BOHOYAVLENKA, Ukraine (AP) — In a small village in eastern Ukraine the sounds of war echo in the distance while 10-year old Khrystyna Ksenofontova plays. She pets the neighborhood cats, paints and, like everyone else here, hopes the fighting will end soon.
The small village of Bohoyavlenka, in Donetsk province, lies 20 kilometers (13 miles) from the active front line. Khrystyna’s days are spent scrounging the bits of childhood she still can. Her family refuses to evacuate and lives under a cloud of constant shelling. She wears headphones to block out the booms of the explosions.
”(I feel) fear, trembling,” she says. The explosions resound at night most of the time, she says, brushing aside her sandy blond hair. But sometimes they come in the morning, too.
Her mother, Yulia, and grandmother chose not to leave the village, which had a pre-war population of 1,400, after her father died from a brain injury suffered in an attack that destroyed one of their homes. They prefer to bear the brunt of the war in their hometown rather than be displaced and penniless, Yulia says.
It’s a common story along the dozens of towns and villages that span the 1,000-kilometer (more than 600-mile) front line in eastern Ukraine. Despite the severity of the fighting, many families have refused to leave their homes, rejecting evacuation attempts and choosing to risk their lives under bombardment. Aid groups concentrate on delivering food and supplying heating to these areas, where supplies are difficult to access.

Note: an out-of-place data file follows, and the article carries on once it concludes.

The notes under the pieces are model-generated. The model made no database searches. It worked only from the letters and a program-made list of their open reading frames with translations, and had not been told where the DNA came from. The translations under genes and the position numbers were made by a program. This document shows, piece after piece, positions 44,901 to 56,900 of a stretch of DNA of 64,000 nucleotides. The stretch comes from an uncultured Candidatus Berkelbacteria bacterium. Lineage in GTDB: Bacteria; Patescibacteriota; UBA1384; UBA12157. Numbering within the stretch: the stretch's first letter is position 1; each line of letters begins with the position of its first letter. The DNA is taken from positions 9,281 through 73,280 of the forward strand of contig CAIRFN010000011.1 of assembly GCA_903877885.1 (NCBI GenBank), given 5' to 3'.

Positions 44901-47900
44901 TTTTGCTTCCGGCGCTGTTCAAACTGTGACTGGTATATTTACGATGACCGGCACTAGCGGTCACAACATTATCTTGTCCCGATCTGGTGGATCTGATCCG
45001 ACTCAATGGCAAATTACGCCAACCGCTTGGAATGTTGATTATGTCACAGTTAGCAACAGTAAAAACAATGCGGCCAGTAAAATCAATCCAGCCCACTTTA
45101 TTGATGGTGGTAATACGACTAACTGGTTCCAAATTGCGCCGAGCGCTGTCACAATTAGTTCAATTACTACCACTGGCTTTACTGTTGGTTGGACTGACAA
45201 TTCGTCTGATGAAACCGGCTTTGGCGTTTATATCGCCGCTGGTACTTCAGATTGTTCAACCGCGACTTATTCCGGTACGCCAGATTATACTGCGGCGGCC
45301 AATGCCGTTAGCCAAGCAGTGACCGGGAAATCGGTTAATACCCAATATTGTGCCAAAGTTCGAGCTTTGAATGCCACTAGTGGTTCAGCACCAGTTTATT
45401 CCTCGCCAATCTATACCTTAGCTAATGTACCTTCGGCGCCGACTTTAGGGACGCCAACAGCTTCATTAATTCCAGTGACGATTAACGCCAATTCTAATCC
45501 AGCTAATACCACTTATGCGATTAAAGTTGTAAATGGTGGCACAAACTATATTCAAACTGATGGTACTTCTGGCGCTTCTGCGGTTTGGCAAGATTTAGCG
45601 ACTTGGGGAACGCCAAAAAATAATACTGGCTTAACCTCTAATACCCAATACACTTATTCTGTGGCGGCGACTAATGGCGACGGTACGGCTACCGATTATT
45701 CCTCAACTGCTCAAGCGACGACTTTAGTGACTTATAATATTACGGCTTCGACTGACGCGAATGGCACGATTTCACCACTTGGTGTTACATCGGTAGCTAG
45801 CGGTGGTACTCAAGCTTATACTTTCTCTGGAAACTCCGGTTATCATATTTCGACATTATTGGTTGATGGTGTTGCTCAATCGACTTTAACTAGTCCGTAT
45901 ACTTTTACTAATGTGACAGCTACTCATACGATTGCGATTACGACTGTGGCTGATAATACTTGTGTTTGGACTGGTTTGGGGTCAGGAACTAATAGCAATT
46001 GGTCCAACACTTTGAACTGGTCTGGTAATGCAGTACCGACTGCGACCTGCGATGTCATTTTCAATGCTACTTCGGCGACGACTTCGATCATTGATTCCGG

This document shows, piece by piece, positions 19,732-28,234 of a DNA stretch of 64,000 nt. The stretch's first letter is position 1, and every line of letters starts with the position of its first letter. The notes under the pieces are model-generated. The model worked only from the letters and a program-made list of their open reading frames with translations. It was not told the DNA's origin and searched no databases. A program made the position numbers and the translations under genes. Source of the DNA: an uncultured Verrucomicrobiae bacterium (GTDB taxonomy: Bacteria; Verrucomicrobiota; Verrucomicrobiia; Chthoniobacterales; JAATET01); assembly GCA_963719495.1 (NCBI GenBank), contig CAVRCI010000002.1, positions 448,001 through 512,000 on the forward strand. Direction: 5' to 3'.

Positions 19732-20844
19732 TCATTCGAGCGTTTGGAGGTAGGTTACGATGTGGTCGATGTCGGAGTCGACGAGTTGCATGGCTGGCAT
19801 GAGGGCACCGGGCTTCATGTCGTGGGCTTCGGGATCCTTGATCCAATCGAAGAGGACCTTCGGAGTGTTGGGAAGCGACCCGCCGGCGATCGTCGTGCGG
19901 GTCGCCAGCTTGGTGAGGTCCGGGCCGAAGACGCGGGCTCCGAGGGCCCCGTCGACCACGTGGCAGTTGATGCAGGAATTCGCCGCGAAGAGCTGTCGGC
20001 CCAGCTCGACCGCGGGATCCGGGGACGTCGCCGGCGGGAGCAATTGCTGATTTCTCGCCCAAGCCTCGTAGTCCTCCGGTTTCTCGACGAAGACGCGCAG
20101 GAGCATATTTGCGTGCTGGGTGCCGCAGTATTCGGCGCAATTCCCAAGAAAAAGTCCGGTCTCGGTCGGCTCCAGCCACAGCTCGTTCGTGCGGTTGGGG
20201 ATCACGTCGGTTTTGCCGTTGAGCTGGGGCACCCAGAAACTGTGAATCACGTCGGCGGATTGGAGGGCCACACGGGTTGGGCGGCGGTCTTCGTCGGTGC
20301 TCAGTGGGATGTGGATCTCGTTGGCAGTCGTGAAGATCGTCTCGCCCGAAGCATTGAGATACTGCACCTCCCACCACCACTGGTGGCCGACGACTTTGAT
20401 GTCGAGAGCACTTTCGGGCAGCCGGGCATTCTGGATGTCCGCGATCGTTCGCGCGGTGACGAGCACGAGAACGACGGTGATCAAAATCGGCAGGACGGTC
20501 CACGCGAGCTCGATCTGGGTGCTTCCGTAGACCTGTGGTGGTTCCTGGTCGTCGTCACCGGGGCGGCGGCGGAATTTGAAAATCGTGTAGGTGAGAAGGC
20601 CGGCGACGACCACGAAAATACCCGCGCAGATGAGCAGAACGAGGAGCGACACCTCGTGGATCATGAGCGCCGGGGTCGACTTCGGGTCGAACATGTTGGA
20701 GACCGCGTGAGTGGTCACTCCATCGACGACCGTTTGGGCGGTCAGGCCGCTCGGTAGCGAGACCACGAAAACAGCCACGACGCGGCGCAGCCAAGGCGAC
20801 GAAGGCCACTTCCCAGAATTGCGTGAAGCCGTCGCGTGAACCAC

The majority of those who stay are the elderly, many of whom rarely ventured outside their homes before the war. It is increasingly rare to find families with young children choosing to live so close to combat lines.
But Khrystyna still finds moments of delight amid the devastation.
In the basement, a litter of kittens was recently born. Picking up two, she smiles as their newborn eyes struggle to adjust to the light. She dreams of being a veterinarian.
All her friends have gone. The child finds ways to occupy her time by studying — when the power is on she studies online — and taking care of the cats.
Her grandmother — the mother of Khrystyna’s dead father — weeps, praying for normalcy to return to their lives.
Yulia strategizes ways to gather food to last the week. Sometimes the family travels to a nearby town where the supermarkets are still open. The shops, hospitals and schools in their village closed several months ago.
Like many residents in the area, her husband was a coal miner. Before the war he worked in the nearby hilltop town of Vuhledar, which has been the site of fierce fighting for months with Ukrainian forces still holding the town.
Yulia fears a much anticipated Russian counteroffensive expected in the spring will finally push them to leave. But where? She doesn’t know. She wishes she could see her mother in Russian-occupied Crimea, but that is impossible now.
“Everyone is worried about it (the potential counteroffensive),” she said. “Who knows, anything could happen.”
While she speaks, a distant boom thunders. She brushes it off. “It’s normal.”